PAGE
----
In this model, two 1.4 solar-mass neutron stars (not drawn to scale) are in a perfectly circular orbit, viewed here at an oblique angle. The angle between the orbital plane and the line of sight can be changed with the pop-up menu near the top right-hand corner of the diagram. By adjusting the angle with the orbital plane, you can shift between sampling waves with purely linear polarisation (at 0 degrees) to waves with purely circular polarisation (at 90 degrees).
The orbit obeys Kepler’s Law: the period squared is proportional to the separation cubed. For example, bringing the neutron stars closer by a factor of 4 will reduce the period by a factor of 8. You can click on (or drag) a point within the upper panel to make the orbit pass through that point. If the new orbit is too large to fit, or too small to see clearly, the diagram will be re-scaled; the time scale is also adjusted when necessary. The lower panel shows (greatly exaggerated) the effect of the gravitational waves on an initially circular ring of free-floating particles, far from the system, lying in a plane perpendicular to the line of sight. (The actual size of the effect at 100 light-years is given below.) The black trace records the horizontal stretching and compression of the ring; the scales are adjusted as necessary, but the portion of the trace displayed at any given moment is always shown at a uniform scale. You can read about the mathematical details behind this model here. |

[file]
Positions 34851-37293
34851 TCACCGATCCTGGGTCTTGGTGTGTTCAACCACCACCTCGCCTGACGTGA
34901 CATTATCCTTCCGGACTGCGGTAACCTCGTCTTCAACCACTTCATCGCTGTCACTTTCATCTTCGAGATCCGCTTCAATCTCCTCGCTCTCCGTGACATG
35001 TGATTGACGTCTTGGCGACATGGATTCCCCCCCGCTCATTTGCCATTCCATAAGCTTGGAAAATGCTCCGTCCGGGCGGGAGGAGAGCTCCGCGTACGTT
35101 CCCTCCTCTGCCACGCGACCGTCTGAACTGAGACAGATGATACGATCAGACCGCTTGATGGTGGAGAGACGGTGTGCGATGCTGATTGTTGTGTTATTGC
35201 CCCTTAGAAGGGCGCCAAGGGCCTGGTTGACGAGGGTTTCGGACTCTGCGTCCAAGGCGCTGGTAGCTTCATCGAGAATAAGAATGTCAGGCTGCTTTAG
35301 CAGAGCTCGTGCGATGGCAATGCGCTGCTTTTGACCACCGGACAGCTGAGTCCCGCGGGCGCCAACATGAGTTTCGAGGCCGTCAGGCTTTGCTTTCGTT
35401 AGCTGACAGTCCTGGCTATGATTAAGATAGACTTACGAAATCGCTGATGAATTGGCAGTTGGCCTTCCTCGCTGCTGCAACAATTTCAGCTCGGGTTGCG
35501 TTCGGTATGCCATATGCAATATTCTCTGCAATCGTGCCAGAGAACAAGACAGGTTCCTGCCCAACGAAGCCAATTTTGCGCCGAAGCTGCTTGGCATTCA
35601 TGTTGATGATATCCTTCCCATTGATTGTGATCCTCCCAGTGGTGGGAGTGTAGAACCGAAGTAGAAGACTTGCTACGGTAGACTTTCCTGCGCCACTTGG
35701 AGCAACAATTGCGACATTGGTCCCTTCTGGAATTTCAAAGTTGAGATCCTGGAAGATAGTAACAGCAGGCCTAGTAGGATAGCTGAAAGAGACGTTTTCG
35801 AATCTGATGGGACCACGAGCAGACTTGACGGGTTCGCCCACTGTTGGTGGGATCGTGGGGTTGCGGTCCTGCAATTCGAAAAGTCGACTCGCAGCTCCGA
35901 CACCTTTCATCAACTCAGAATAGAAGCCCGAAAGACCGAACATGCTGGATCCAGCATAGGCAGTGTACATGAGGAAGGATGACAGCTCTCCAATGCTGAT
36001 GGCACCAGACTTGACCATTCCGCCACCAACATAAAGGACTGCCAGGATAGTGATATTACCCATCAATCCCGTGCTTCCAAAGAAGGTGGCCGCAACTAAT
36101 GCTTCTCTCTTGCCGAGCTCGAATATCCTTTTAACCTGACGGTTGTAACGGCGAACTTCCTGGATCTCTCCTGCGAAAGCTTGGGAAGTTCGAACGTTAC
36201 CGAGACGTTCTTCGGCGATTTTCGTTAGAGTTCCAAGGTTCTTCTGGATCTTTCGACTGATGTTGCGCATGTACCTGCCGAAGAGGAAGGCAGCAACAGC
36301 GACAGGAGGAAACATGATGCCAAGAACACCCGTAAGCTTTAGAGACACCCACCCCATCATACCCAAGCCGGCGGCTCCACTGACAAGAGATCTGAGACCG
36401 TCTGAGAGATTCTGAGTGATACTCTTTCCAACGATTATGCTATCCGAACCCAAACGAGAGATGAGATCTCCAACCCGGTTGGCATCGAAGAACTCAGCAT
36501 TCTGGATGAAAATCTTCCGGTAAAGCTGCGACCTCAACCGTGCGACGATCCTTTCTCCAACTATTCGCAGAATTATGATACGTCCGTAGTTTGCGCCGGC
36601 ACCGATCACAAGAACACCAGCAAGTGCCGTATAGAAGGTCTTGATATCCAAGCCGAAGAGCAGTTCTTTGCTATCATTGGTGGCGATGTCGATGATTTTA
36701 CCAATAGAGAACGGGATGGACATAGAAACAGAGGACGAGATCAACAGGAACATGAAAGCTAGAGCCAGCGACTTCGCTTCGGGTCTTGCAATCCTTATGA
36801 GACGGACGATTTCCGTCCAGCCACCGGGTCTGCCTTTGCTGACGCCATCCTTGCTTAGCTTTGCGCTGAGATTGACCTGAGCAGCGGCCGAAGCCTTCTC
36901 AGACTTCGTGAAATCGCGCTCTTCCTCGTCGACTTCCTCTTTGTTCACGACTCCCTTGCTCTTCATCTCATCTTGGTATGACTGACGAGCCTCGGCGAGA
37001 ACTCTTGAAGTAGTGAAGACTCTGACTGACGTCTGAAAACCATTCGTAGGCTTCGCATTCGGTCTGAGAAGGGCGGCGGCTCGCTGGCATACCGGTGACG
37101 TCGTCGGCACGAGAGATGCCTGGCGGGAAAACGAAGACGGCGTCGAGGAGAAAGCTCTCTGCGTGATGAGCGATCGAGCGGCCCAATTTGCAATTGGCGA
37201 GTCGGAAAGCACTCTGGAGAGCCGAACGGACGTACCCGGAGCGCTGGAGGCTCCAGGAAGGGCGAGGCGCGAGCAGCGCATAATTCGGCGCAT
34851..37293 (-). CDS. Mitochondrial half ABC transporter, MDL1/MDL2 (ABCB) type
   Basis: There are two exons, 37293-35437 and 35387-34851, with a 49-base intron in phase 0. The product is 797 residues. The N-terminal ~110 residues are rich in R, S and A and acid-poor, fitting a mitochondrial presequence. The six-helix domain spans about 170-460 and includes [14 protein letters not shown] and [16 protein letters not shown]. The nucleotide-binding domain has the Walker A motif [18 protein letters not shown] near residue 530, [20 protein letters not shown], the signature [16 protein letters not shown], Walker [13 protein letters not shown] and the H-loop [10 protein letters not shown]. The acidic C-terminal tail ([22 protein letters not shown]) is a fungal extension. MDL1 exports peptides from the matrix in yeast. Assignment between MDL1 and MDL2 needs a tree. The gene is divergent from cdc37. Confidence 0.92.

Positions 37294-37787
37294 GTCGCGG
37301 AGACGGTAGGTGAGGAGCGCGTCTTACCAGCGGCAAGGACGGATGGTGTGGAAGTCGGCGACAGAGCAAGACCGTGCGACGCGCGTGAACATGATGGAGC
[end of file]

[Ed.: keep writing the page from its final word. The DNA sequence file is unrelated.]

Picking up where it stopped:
Note: This model is based solely on General Relativity. In Diaspora, other effects — arising from the novel’s invented cosmology — accelerate the decay of the binary neutron star Lacerta G-1, but those effects are not shown here. |